Many young kids with appendicitis get surgical operations. But a new study shows that surgery is unnecessary for some of them.
A new study shows that children with uncomplicated cases of appendicitis actually do not need surgery. They can be treated with antibiotics and save the hassle of going through a procedure. Choosing this route will also save parents thousands of dollars.
Fox explains, “Appendicitis is when the appendix, a small tube-shaped extension of the colon, becomes inflamed and filled with puss. The appendix may burst without treatment and cause a widespread infection. Although the cause of appendicitis is not known, Minneci said it might often occur when a piece of feces blocks the appendix and allows bacteria to proliferate. Other inflamed tissues may also block the appendix and cause the condition. Doctors began noticing that some of the children were feeling better in the morning after the initial treatment of antibiotics.”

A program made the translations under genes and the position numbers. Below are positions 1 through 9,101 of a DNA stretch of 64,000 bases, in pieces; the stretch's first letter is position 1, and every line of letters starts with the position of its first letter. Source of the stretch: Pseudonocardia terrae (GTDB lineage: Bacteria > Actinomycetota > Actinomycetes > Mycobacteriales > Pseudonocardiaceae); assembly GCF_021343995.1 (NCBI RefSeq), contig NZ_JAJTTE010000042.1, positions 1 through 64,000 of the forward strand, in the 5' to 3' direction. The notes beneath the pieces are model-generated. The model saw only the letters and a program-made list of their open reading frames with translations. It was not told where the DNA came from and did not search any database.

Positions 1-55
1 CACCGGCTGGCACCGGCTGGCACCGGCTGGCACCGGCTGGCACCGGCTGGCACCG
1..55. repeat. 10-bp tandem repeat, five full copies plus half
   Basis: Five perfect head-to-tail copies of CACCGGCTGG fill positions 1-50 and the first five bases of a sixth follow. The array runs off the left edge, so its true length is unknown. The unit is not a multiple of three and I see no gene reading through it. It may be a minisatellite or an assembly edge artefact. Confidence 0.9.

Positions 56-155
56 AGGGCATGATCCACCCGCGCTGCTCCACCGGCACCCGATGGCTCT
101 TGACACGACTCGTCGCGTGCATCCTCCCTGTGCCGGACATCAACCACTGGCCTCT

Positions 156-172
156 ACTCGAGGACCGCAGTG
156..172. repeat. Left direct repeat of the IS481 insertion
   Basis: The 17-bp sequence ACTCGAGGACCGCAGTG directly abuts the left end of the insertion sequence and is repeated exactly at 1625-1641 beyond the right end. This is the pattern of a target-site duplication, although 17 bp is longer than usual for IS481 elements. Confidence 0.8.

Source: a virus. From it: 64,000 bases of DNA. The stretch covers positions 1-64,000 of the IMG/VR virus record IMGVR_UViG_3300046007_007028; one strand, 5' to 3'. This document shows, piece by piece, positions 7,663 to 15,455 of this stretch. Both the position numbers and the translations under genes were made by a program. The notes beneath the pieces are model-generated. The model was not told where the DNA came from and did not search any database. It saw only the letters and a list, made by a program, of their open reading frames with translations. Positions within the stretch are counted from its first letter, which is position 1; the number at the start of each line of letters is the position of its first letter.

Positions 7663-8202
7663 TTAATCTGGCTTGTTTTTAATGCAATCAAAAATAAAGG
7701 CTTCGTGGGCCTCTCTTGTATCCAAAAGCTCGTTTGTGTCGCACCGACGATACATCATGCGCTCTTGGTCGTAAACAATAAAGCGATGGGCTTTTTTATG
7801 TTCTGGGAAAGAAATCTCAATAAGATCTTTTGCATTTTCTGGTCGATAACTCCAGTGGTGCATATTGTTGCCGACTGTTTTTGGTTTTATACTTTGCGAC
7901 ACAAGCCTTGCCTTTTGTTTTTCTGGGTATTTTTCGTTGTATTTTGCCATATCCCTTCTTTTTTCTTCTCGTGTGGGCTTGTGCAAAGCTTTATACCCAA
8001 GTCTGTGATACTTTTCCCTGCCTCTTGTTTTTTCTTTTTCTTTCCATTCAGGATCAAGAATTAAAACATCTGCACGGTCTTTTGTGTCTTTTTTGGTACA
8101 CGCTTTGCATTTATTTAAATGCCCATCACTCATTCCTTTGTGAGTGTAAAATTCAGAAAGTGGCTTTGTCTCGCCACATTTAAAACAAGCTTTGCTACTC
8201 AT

The study looked at over seventy children with appendicitis. The doctor who authored the study told CBS, “In this group of patients with uncomplicated appendicitis - in the people we studied, non-operative management with antibiotics alone appears to be a reasonable alternative. It used to be that people would operate on appendixes in the middle of the night. Then we found that it was safe to give them antibiotics and operate on them in the morning. They were hungry and they didn't have pain anymore.”
The results of the study were uplifting. “Of the 77 participants, 30 chose antibiotics and 47 picked surgery. Of those who chose the antibiotic option, 93 percent were feeling better within a day. They also tended to recover faster. Kids in the antibiotics-only group had an average of three days of recuperation versus 17 days in the surgery group. They were also able to return to school after three days, versus five days among kids who had surgery,” according to Fox.